Write on Wednesday … the re-write

Last night I dreamt I went to the dam and saw it.
I felt the chill standing there by the thick reeds and mud, while I tried the edge, it was too dark to go in. There was a dark house behind me. In my dream I heard children calling out and I searched the water for their faces. I peered in through the dark rust coloured reeds. I called but the dam had no answer.

It is always the same dream. The house has infinite rooms. Rooms within rooms. Boxes filled with treasures. Secret staircases that rise high into the building with no sense of reaching another floor. Then, suddenly, it is all on fire. Burning to the ground.

. . .



Rebecca - Daphne du Maurier

This week’s exercise for Write on Wednesday is called ‘the mighty mighty rewrite’, an exercise set by MJ Hyland for her writing students. Thanks to Zanni for suggesting it. Take the opening paragraph of a favourite book and then write your own content into the paragraph, keeping the structure, tone, language. I chose Rebecca by Daphne du Maurier. Actually, strictly speaking, I had Rebecca chosen for me by my writerly companion, while we had a writers’ slam at the coffee shop. And I kept it, because of this wonderful fact below, which seemed so apt given the exercise.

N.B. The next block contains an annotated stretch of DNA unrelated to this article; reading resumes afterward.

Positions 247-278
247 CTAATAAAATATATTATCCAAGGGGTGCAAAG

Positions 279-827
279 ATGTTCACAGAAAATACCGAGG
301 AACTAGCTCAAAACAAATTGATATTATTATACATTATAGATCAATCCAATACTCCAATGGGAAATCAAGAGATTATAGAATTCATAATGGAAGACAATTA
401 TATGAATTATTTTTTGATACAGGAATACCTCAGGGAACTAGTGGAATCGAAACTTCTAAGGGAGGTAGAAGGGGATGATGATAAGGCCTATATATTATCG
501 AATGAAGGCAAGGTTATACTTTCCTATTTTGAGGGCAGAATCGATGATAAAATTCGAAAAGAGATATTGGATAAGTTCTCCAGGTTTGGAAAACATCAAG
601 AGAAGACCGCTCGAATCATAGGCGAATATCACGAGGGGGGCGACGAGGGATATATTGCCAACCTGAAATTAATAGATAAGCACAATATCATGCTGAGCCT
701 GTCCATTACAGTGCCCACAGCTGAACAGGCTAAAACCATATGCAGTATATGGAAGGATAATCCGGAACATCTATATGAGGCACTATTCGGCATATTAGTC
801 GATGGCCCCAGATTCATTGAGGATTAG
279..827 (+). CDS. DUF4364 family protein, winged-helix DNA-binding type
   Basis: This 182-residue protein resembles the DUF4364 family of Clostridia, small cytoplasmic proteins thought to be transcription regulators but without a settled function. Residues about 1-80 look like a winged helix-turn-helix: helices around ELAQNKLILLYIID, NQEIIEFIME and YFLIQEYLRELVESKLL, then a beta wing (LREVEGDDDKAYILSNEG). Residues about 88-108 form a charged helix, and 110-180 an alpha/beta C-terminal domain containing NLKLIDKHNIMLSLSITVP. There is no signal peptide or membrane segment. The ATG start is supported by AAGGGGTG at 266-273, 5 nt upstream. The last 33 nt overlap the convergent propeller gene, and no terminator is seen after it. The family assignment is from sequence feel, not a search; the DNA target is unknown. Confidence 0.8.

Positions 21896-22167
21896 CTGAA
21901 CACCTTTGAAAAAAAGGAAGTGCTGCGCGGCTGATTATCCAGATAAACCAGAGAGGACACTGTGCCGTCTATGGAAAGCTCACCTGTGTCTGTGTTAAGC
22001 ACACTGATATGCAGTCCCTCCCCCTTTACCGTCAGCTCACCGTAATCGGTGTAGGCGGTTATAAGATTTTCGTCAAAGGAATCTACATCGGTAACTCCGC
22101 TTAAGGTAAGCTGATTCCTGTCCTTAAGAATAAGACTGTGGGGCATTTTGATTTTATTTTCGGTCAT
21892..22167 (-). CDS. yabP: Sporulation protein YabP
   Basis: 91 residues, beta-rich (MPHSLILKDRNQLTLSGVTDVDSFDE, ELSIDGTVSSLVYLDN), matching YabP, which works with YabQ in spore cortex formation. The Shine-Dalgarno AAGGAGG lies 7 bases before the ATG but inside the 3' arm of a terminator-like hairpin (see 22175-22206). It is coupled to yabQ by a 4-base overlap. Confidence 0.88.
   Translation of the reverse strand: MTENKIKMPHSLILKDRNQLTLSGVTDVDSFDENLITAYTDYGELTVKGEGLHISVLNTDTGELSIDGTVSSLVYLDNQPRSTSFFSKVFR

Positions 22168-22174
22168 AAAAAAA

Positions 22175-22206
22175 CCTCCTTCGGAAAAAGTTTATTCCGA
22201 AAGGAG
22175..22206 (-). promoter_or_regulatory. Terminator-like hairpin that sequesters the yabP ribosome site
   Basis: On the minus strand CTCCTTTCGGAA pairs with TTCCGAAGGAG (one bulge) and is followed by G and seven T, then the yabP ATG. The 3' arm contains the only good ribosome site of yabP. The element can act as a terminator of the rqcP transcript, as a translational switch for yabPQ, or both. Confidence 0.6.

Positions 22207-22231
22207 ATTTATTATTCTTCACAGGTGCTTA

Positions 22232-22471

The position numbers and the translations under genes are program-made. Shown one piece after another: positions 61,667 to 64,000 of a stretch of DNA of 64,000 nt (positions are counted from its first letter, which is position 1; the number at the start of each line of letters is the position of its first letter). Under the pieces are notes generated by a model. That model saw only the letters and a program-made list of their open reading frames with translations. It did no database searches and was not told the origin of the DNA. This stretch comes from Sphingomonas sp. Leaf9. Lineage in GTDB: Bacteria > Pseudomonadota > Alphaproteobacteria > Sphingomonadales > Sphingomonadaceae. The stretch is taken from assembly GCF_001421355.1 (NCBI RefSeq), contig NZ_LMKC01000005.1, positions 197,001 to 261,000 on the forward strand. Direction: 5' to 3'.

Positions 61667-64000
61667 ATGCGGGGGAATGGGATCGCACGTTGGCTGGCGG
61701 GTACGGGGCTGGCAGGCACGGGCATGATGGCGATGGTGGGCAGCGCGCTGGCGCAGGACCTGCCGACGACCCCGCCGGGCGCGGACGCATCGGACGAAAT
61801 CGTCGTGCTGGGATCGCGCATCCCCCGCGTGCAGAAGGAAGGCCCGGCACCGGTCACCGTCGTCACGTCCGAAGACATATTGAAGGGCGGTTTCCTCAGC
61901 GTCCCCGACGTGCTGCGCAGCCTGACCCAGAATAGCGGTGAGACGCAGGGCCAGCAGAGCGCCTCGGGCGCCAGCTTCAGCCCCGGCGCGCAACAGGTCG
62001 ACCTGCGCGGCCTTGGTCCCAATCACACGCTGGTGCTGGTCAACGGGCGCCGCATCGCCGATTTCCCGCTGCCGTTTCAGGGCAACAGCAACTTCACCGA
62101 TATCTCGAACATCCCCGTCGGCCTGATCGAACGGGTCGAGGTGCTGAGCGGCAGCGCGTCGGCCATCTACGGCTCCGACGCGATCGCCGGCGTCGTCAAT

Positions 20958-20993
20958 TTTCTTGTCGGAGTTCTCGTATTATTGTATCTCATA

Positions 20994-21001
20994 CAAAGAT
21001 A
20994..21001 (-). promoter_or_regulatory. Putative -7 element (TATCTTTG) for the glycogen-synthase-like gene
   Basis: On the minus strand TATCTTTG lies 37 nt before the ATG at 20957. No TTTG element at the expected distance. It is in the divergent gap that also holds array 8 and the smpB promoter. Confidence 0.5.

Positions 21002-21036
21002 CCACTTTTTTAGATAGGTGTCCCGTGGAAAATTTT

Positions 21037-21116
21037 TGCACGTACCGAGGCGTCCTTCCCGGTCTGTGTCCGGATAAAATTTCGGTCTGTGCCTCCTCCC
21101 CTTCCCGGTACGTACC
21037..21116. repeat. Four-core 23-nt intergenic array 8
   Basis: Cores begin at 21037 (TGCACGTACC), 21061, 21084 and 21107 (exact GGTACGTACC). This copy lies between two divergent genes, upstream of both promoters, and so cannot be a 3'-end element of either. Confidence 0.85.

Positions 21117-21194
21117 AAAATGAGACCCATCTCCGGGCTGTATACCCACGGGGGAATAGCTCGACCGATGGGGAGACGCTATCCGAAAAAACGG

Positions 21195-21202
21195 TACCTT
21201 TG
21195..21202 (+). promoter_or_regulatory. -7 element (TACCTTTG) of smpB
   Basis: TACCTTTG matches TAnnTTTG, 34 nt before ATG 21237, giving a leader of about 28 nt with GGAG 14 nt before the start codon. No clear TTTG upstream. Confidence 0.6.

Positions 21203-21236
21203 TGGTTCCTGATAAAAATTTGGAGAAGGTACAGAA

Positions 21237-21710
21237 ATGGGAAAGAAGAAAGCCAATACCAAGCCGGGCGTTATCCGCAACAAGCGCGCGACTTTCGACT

Rebecca as a WWII code source

One edition of the book was used by the Germans in World War II as a code source. Sentences would be made using single words in the book, referred to by page number, line and position in the line. One copy was kept at Rommel’s headquarters, and the other was carried by German Abwehr agents infiltrated in Cairo after crossing Egypt by car, guided by Count László Almásy.This code was never used, however, because the radio section of the HQ was captured in a skirmish and hence the Germans suspected that the code was compromised. This use of the book is referred to in Ken Follett’s novel The Key to Rebecca – where a (fictional) spy does use it to pass critical information to Rommel.

This use of the novel was also referred to in Michael Ondaatje’s novel The English Patient.

(From the entry in Wikipedia for Rebecca)

Write On Wednesdays